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 what people want from art and artists,

visual art

and painting


Tuesday, 24 February 2015

why people have set expectations of artists and art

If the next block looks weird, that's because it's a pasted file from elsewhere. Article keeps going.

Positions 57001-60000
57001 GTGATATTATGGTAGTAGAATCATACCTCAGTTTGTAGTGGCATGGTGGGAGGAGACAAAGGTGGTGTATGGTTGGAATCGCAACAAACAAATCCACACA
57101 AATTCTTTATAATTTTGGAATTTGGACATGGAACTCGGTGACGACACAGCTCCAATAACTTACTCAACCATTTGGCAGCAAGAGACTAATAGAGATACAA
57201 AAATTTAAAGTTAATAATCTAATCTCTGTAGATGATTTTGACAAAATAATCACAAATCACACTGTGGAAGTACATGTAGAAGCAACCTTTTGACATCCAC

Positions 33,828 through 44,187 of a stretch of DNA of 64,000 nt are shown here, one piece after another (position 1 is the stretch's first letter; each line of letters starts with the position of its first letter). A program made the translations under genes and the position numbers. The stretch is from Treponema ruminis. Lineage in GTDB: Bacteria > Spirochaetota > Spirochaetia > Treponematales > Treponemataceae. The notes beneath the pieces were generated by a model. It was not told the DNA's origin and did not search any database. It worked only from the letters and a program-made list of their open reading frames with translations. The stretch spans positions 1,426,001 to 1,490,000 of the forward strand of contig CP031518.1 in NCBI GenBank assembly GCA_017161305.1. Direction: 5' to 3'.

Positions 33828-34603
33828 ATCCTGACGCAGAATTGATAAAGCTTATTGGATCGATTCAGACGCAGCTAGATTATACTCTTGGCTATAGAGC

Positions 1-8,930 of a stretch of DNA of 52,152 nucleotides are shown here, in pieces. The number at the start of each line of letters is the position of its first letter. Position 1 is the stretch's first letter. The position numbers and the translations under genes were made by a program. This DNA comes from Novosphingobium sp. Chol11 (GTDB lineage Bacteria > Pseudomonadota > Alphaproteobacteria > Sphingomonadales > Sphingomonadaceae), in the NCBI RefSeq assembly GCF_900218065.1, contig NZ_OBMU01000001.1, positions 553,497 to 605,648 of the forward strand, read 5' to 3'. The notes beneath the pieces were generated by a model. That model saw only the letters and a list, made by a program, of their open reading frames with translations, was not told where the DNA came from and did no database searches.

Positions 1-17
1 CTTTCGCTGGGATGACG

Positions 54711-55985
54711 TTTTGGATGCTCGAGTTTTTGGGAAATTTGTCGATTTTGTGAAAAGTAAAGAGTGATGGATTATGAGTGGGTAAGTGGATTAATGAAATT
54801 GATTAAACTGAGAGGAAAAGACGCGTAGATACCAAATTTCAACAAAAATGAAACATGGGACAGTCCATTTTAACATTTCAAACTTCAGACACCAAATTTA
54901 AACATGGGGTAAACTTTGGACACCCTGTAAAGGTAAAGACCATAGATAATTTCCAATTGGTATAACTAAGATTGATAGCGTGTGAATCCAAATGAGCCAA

nice, surprising, shocking pictures, recognizable forms and famous names = art? or - why people have set, restricted expectations of art and artists, visual art and the genre of painting., Nice, surprising, shocking pictures, recognizable forms, well known names and famous artists make art - this statement includes most people's notion of Art, or at least express a) what they expect of 'art', and b) what they 'like'. What do people want from Art, what do they expect are to be (like), what do they expect art to do (for them) and why do they,continue, to be interested in and view visual art? How many viewers and 'amateurs' (lovers) of art and artists have any idea about these and other implicit assumptions they make and have about art? What to say, how many people and artists conceptualize and are clear about about these things? What are the factors that are involved when someone views a familiar work of art, the work of a painter that is familiar to them, a new work of art by such an artist and work by an artist they come across for the first time? Are similar expectations in play as when someone listens to a composer whose work they know? When they hear an unfamiliar p[ice by such a composer? When they hear the work of a composer they are not familiar with? One often hears some popular singer when talking about a new album saying this: my fans have set expectations of my singing and sometimes some of them do not like it when I attempt new explorations, new styles and other forms of music. Are similar sets of expectations involved in the case of the questions I wrote here about familiar and unfamiliar artists, familiar and unfamiliar art work? One could suggest that just as some people are more open minded and flexible in their everyday lives and probably have more complex, subtle and larger mind sets than others, in this way some people will have more subtle, larger and complex frames of reference and understanding when it comes to the arts, art, visual arts in particular and the painting genre of visual art. Why is it that many people like paintings that include representations of or hints to representations of and references to familiar objects such as people, especially bodies and faces of people, houses, animals, fauna, flora, etc? Does the inclusion of such familiar objects in a painting make viewers feel more comfortable? If this is the case then people do not wish to leave or be compelled to leave their comfort zone, the comfort zone of their everyday mind set and the frame of reference they employ (or are, what their beings are like) and they do not appreciate it when their ways of perception (of perceiving, interacting and dealing with things, external and internal) are challenged. Most people prefer that their mind sets, frame of reference and understanding and scheme (system or structures) of perception and experience are confirmed rather than being challenged. These are some of the reasons why new works of art, new artists, new styles and genres in visual art are, initially rejected. The same goes for other art forms, eg music, performance art, etc. On the other hand, producing 'works of art' merely to shock, catch the attention of or unsettle people (for example some of the work of Madonna, even her name referring to the 'mother of God", her welcoming of guests at the Tate or some other gallery by calling them 'motherfuckers",titles such as 'piss Christ', nudity, etc) or their mind sets, frames of reference, attitudes and values, are no guarantee that such things have any lasting and aesthetic value. Works of art may or may not cause such reactions, but such things are not the only or major raison d'etre or goal and purpose of a work of art. So what is the reasons for creating works of art? What are the goals and the purpose for creating such things and behind such actions? Why do some people find it necessary to create something that did not previously exist? What is the nature of, the reason for and the meaning of the process of creation, of creating something, anything, and more specifically for the creation of phenomena that constitute the visual arts and more specifically the painting genre of the visual arts? There are many reasons involved, for example to please a patron, financial reasons, a diversity of socio-cultural ones, psychological ones, etc. To explore these reasons one need to involve history of art and of ideas, socio-cultural and psychological and other factors that are involved in the production of art, visual arts and the visual art genre of painting. Such explorations might well reveal psychological patterns and types, social and cultural factors (for example non-conformists, outsiders, misfits, etc) that are visible among visual artists, especially painters. When studying such psychological patterns, ways of social interaction, types of roles employed to fit into society and produce and maintain realities or life worlds, one would have to develop a typology of artists. One typology could divide artists according to the degree in which they form part of the academic art (teaching and learning) of the day, the degree in which they or their work, form part of the aesthetic status quo, or the degree in which they differ from this status quo. Truly original (viewed in terms of technique, formal structures such as form, colour, composition, texture, media being employed, one or a few set, limited styles, or the constant production, changing of, developing, transformation and transcending of many styles) artists (as the one pole of a continuum of inventiveness or creativity) will most likely be seen to be more adventurous, explorative and endlessly changing than those on the opposite pole of the continuum, namely academic art, Sunday and tourist painters, etc (paint by numbers according to established, institutionalized attitudes, norms, leading aesthetic ideals, employing contemporary fashionable crazes and genres in the visual arts for example digital art, installations, the artist - his body, bodily fluids, actions, clothes, furniture, letters, photos - as art, etc. An illustration from popular music, think of the international craze of 'rap'). One must explore original and academic art and artists in the context of their own time, for example the different types of Modern (Pre WWII) and Contemporary (Post WWII) visual art and painting. The latter in turn should be divided into different periods, for example the early and later American Abstract Expressionists, Pop Art, and the many developments in painting since those periods. To summarize, an artist should be viewed in the context of his time and the specific periods in which he begins to create and develop. This is merely the 'external' socio-cultural context in which he works. Then one should explore the entire body of work of the artist so as to identify its 'internal' development and transformation. The latter is almost a comparison of the artist, or his work, with itself. It is possible to divide the work of some artists in distinct periods, while in the case of others one finds that there are no distinct periods but that the artist works in series. A series could be self-contained or develop from one or several series and be transformed into one or several series. A series could explore, investigate and analyse one, several or many things, for example colour, form, media, technique, composition, the degree of 'being off', unity or disunity, etc of a work. It will seen that the most original or 'creative' artists: work in series, and that their body of work consist of constant and large transformations, that they explore, reflect on, question, modify and develop things such as aesthetic notions, ideals, and other aspects of the visual genre of painting to a much greater extent than less original and less creative artists (for example those situated closer on the continuum of original and academic artists to the academic pole). A clarification - such reflection, exploration, investigation, analysis or "thinking", occurs mostly (not totally) on a pre- conceptual level or in the sub-conscious of the artist. Obviously the artist himself or others could eventually conceptualize these things, but when in the process of creating the artist's assessments, judgements, 'thinking', etc are pre-conceptual and sub-conscious, rather than totally rational and explicit. The 'intelligence' being employed could be referred to as aesthetic intelligence, in the same manner as one could refer to the informed skills (or intelligence) of a sportsman, such as a footballer, an athlete, a swimmer, etc. It is one thing to evaluate an artist or artists in terms of their degree of originality, but to assess their skills of draftmanship, execution of painting techniques, grasp of perspective, form, colours, composition, etc are totally different matters. 24/2/2015 ulrich